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Original Research

Open Access Special Issue

Effects of the quality of medical history taking on diagnostic accuracy

  • Stefan Götz1
  • Julie Fournier1
  • Kai Tisjlar2
  • Timur Sellmann3,4
  • Stephan Marsch2,*,

1University of Basel, 4031 Basel, Switzerland

2Intensive Care, University Hospital Basel, 4031 Basel, Switzerland

3Department of Anaesthesiology and Intensive Care Medicine, Bethesda Hospital, 47053 Duisburg, Germany

4University of Witten/Herdecke, 58455 Witten, Germany

DOI: 10.22514/sv.2023.081 Vol.19,Issue 5,September 2023 pp.68-74

Submitted: 29 December 2022 Accepted: 14 March 2023

Published: 08 September 2023

(This article belongs to the Special Issue Medical Simulation - success in education, future of science)

*Corresponding Author(s): Stephan Marsch E-mail:


Diagnostic errors are a relevant health-care problem. Although medical history taking is usually the first step in patients’ assessment there are only limited data on the association of its quality and diagnostic accuracy. Accordingly, this prospective randomized simulator-based single-blind trial aimed to investigate the effects of initial cues and history taking skills on diagnostic accuracy. 198 medical students (135 females) were given the task to assess a patient presenting with simulated acute pulmonary embolism. Participants were randomized to six versions of the scenario differing only in the initial cues, i.e., in the reply of the patient to the initial question about the reason for his visit. In three of six versions, initial cues were restricted to thoracic symptoms (chest pain, dyspnoea, or combination of both). In the remaining three versions, initial cues consisted of thoracic and extra-thoracic (leg pain, immobilization) symptoms. The primary outcome was diagnostic accuracy. The number of initial cues was unrelated to diagnostic accuracy. However, the combination of extra-thoracic and thoracic cues resulted in a higher diagnostic accuracy than thoracic cues only (52/96 vs. 35/102, p = 0.006). In multivariate regression, the number of questions asked from the categories “risk factors of pulmonary embolism” (regression coefficient 0.15, p < 0.001) and “dyspnea” (regression coefficient 0.12, p < 0.001) predicted diagnostic accuracy. Moreover, questions relating to “immobilization” (regression coefficient 0.42, p < 0.001), “onset of dyspnea” (regression coefficient 0.23, p = 0.003), and “modifying factors of chest pain” (regression coefficient 0.20, p = 0.04) independently predicted diagnostic accuracy. Interestingly, more systematic history taking was associated with lower diagnostic accuracy (regression coefficient −0.27, p < 0.001). The present trial demonstrates that during history taking cues initially revealed by the patient, kind and category of questions asked during the interview, and the interview’s structural systematics affect diagnostic accuracy.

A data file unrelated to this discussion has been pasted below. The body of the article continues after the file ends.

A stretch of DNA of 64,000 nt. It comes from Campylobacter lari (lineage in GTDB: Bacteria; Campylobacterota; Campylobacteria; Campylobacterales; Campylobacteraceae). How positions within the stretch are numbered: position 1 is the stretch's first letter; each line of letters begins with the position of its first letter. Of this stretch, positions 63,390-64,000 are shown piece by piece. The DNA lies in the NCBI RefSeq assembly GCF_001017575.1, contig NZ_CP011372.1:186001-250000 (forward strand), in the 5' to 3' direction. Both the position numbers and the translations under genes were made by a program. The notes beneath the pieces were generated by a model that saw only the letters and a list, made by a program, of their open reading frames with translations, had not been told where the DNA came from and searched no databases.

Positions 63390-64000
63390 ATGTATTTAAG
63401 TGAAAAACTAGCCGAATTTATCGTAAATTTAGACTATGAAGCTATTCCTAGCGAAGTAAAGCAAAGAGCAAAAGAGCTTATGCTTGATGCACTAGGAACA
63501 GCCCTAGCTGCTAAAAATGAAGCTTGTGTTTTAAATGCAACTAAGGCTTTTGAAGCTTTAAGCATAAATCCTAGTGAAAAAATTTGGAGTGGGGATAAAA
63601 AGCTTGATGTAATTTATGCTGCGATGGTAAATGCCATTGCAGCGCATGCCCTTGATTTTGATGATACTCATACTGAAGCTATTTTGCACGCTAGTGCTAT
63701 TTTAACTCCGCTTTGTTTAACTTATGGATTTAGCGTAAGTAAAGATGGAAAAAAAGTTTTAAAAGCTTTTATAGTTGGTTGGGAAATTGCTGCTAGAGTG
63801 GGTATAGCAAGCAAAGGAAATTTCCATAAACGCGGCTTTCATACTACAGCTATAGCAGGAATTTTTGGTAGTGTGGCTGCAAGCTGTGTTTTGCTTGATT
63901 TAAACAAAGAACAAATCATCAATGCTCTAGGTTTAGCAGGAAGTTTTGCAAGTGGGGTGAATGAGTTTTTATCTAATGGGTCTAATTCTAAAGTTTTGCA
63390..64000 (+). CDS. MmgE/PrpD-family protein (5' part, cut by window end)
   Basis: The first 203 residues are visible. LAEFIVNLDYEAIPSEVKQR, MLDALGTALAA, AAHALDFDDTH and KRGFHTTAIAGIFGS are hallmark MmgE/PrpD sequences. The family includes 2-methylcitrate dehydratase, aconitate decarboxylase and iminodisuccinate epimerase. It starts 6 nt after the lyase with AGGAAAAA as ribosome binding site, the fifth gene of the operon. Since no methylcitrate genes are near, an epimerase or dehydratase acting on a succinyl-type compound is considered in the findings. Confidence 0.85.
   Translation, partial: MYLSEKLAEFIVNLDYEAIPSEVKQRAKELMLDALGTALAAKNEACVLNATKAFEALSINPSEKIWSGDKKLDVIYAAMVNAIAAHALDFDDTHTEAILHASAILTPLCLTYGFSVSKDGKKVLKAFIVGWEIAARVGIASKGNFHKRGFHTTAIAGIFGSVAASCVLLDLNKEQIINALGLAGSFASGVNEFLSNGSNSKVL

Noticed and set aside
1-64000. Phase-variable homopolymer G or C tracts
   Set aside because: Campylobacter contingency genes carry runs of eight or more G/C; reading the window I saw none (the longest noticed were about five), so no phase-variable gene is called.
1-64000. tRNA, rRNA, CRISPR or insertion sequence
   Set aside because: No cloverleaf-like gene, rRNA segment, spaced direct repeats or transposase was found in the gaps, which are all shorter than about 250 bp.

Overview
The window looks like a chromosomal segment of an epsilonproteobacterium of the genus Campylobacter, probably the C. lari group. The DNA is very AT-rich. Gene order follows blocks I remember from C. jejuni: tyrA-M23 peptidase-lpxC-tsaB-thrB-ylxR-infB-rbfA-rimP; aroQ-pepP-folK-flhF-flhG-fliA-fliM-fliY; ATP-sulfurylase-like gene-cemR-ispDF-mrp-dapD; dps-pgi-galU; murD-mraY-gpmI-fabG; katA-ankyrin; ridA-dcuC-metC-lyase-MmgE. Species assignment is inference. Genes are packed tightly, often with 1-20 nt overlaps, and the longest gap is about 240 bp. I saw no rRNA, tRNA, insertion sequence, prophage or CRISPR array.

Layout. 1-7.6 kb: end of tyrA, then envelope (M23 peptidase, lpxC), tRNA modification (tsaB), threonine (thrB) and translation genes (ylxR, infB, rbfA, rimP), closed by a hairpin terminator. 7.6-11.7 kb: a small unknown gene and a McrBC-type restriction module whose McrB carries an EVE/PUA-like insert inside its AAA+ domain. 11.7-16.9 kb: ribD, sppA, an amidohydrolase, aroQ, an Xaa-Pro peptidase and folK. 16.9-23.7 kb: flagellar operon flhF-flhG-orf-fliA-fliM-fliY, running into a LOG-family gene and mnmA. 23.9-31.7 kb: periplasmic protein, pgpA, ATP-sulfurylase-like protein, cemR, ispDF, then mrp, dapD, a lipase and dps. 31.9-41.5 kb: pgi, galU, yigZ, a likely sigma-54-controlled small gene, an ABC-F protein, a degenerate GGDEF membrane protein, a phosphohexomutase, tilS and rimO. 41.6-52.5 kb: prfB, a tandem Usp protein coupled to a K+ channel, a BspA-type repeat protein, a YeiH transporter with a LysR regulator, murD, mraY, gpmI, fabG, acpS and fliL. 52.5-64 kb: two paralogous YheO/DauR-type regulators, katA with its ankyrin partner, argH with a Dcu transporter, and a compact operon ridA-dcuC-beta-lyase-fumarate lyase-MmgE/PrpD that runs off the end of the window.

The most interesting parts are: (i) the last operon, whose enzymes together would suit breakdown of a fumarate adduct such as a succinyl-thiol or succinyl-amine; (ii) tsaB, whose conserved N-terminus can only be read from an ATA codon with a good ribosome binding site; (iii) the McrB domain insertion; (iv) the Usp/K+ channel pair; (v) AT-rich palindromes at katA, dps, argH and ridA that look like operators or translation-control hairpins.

Randomized trial; Medical simulation; Diagnostic error; Initial cue; Emergency medicine; Medical education

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Stefan Götz,Julie Fournier,Kai Tisjlar,Timur Sellmann,Stephan Marsch. Effects of the quality of medical history taking on diagnostic accuracy. Signa Vitae. 2023. 19(5);68-74.


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